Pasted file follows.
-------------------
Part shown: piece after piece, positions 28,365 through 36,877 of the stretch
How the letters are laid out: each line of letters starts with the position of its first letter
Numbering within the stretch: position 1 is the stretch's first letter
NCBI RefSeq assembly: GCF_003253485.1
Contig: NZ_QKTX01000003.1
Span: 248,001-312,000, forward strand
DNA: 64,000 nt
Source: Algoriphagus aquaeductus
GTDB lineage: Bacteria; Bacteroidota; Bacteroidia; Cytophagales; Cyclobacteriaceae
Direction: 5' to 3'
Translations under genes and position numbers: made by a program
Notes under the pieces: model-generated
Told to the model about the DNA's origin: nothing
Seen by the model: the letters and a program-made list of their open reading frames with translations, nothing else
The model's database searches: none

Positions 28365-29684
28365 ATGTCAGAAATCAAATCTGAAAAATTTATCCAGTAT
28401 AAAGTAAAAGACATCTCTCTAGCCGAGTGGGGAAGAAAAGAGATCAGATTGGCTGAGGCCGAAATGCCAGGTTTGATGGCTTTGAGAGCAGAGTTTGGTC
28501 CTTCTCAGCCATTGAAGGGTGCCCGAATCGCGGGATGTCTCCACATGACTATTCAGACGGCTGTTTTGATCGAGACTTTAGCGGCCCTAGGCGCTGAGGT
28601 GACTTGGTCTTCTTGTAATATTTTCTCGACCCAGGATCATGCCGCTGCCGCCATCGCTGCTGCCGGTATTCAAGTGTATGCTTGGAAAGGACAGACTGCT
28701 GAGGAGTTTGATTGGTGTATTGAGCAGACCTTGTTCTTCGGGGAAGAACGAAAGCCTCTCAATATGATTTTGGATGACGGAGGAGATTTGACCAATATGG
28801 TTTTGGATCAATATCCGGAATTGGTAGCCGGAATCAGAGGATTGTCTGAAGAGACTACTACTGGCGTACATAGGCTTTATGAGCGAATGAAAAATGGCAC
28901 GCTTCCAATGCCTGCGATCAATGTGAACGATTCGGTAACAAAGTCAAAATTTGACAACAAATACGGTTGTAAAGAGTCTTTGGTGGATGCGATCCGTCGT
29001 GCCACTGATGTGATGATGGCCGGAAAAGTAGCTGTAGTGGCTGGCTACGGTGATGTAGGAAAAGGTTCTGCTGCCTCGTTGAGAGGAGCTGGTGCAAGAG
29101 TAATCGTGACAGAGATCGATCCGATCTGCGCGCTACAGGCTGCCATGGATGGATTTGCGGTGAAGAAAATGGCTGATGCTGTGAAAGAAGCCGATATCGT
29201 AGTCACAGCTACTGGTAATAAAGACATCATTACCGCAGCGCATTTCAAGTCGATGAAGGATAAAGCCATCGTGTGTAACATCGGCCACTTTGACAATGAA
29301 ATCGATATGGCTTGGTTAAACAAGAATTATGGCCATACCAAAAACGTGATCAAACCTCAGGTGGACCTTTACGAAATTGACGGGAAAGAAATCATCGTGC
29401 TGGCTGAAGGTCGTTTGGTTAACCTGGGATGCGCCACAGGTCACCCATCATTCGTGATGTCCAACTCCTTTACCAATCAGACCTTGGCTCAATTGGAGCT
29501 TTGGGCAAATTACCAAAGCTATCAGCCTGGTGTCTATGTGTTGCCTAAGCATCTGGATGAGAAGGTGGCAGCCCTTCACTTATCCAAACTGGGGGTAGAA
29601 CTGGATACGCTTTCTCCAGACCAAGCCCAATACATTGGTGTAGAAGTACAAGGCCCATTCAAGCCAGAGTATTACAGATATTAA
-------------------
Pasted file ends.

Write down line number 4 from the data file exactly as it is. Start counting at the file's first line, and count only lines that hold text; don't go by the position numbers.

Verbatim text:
NCBI RefSeq assembly: GCF_003253485.1